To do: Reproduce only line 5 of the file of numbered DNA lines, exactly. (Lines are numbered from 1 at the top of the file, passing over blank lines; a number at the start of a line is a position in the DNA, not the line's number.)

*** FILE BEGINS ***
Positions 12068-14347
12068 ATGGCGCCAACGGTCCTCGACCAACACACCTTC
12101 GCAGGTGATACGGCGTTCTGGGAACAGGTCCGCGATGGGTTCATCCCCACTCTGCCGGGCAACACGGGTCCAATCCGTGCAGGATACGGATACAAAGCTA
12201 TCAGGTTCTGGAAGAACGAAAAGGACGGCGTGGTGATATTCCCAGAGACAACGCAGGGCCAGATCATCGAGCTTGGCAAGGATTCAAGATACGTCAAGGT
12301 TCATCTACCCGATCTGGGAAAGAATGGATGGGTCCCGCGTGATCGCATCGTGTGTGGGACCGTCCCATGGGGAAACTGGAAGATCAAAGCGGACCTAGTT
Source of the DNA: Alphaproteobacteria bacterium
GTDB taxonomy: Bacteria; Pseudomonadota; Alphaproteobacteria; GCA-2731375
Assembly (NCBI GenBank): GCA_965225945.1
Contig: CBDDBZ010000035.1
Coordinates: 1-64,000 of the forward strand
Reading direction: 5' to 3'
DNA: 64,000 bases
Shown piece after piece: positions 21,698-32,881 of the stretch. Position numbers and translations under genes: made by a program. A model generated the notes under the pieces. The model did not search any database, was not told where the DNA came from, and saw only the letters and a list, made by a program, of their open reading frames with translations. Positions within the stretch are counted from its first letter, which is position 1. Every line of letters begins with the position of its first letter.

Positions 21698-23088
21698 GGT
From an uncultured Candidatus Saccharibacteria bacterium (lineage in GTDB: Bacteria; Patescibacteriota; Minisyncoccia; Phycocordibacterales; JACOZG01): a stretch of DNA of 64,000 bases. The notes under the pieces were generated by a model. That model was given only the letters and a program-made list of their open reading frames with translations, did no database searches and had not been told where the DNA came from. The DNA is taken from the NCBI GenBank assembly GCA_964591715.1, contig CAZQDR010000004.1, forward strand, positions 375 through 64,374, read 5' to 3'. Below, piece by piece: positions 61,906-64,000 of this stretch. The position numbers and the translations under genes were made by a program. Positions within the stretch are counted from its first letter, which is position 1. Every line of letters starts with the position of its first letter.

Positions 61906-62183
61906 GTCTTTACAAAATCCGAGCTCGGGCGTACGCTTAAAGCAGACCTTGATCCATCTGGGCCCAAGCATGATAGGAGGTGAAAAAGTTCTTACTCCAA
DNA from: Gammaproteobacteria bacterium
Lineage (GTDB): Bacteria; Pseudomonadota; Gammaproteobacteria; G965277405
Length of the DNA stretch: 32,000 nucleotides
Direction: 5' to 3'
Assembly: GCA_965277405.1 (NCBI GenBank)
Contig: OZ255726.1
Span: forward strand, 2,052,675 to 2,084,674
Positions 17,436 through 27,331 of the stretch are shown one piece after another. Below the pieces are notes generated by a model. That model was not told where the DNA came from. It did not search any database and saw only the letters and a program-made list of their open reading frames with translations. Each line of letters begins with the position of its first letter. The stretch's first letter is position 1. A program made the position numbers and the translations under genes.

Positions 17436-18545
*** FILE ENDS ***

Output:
12301 TCATCTACCCGATCTGGGAAAGAATGGATGGGTCCCGCGTGATCGCATCGTGTGTGGGACCGTCCCATGGGGAAACTGGAAGATCAAAGCGGACCTAGTT